Bullish on Biotechnology and Bioscience

23 February 2013

22 February 02013: Headline seen on page A1 of the Arizona Republic: “Seniors failed by flu shots this year.” This headline implies there lots of future ahead of us when it comes to biotechnology and bioscience advances. [Hashtags: #PersonalizedMedicine #SmartDrugs #IntelligentDrugs #Genetics #Genomics #DNA


Whole Lotta Sequencin’ Goin’ On

22 March 2012

I am constantly reminded that we’re living in the Age of Genomics and the following is yet another reminder.

On 22 March 02012, San Diego-based Illumina announced that “Macrogen, Inc., a global sequencing services company based in Korea, purchased an additional ten Illumina HiSeq 2000 systems and two MiSeq systems, as well as HiSeq 2500 upgrades.”

The press release contained the following quote by Professor Jeong-Sun Seo, Chairman of Macrogen.

“Our vision is to improve quality of life by enhancing understanding
of the human genome, and to be a global leader in providing genome
sequencing services, towards the ultimate goal of personalized medicine.”

Macrogen also said that they will be able “sequence whole human genomes on one machine in a day” and that being able to do this “critical to providing the turnaround time required for clinical samples.”

These days Jerry Lee Lewis could sing that there’s a whole lotta sequencin’ goin’ on.


“Abundance” Chapter Two Review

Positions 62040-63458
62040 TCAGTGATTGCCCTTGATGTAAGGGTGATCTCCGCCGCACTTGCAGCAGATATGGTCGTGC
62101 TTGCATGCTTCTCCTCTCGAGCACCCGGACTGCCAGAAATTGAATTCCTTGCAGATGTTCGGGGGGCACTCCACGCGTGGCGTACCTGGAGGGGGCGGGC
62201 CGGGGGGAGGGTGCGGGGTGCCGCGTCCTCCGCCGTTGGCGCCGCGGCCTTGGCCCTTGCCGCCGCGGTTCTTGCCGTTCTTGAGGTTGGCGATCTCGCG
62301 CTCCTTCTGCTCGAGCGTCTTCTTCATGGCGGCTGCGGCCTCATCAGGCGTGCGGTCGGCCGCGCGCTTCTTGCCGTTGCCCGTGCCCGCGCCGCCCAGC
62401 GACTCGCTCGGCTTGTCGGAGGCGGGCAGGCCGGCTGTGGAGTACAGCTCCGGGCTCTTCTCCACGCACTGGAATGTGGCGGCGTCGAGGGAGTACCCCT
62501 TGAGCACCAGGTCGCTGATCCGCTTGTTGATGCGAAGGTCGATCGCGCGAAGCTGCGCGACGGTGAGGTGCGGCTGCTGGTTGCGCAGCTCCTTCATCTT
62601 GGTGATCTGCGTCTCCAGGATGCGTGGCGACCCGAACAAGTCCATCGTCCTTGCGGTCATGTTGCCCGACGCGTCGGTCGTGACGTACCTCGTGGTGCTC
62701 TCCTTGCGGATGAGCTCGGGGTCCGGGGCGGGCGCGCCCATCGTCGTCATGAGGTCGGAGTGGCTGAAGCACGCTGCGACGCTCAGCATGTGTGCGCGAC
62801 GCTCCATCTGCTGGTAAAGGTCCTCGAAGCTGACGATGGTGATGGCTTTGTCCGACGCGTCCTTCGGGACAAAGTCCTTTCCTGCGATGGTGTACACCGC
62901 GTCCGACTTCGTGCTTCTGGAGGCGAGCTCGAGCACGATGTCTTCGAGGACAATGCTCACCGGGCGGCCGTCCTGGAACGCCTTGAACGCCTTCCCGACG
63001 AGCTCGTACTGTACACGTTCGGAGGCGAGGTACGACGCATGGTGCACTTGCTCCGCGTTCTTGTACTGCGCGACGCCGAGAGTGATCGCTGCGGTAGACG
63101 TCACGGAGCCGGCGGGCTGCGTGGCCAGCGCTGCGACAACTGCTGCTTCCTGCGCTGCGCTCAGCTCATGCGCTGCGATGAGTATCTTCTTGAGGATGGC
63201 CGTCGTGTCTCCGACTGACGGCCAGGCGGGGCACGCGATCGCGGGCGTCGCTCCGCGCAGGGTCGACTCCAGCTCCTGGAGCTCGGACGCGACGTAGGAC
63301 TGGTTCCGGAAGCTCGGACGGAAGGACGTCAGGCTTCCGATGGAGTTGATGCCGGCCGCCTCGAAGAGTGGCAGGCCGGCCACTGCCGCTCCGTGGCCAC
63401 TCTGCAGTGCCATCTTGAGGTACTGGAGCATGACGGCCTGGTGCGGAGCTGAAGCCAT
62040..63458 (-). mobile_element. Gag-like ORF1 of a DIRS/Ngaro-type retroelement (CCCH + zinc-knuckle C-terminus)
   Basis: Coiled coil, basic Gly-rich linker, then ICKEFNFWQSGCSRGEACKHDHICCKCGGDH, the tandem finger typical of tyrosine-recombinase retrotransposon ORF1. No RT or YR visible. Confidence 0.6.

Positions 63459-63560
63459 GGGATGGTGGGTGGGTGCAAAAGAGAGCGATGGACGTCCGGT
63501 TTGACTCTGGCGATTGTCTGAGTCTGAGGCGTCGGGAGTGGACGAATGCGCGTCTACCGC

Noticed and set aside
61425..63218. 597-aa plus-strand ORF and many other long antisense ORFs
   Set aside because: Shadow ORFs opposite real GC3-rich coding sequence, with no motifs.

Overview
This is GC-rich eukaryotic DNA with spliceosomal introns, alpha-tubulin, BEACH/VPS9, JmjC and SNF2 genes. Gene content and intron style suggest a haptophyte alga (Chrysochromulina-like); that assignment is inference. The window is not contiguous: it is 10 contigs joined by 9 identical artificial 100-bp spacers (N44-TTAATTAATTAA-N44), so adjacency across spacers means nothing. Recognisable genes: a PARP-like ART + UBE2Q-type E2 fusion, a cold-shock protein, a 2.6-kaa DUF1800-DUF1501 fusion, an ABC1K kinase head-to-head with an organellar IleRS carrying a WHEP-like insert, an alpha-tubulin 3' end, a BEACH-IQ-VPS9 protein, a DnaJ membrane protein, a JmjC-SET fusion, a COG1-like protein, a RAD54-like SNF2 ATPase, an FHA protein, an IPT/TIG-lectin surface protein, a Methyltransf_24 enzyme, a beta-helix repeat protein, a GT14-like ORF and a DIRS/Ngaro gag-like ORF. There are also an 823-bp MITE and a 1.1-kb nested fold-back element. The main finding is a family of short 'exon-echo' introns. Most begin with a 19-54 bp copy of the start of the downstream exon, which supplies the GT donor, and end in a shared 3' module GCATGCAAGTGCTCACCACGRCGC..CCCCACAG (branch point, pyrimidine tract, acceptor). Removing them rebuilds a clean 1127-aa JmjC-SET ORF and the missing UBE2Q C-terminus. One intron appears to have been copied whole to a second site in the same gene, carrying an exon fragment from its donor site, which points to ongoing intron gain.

18 March 2012

The following notes are from chapter two of “Abundance: The Future is Better Than You Think” by Peter H. Diamandis and Steven Kotler.

Interesting observation…

“Today most poverty-stricken Americans have a television, telephone, electricity, running water, and indoor plumbing. Most Africans do not.

Definitions are way too restrictive and in many cases totally bogus. The authors allocated a couple of pages to providing a “practical definition” of abundance.

“Abundance is about creating a world of possibility […]”

I’ve learned from Hans Rosling that learning about the future is easier if one is a possibilitist. This book assumes almost everything is possible.

A three tiered pyramid is presented. The bottom-level: food, water, shelter (basic survival)“. The middle-level is “devoted to catalysts for further growth like abundant energy, ample educational opportunities, and access to ubiquitous communications and information. The highest tier is freedom and health.

Sad, but true observation.

“Currently a billion people lack access to safe drinking water, and 2.6 billion lack access to basic sanitation.”

The authors wanted readers to be aware of Friedrich Hayek’s catallaxy: the ever-expanding possibility generated by the division of labor.

I have a new found respect for the 1,200 watts two-burner cookstove.

A reasonable near term prediction.

“By 2015, the global market for personalized medicine is projected to reach $452 billion.”

Recall that health is in the highest tier of the pyramid.

Time to put on our possibilitist hat…

An end to most of what ails us by 2035?

It’s possible. In fact, 02035 is sooner than I would have guessed.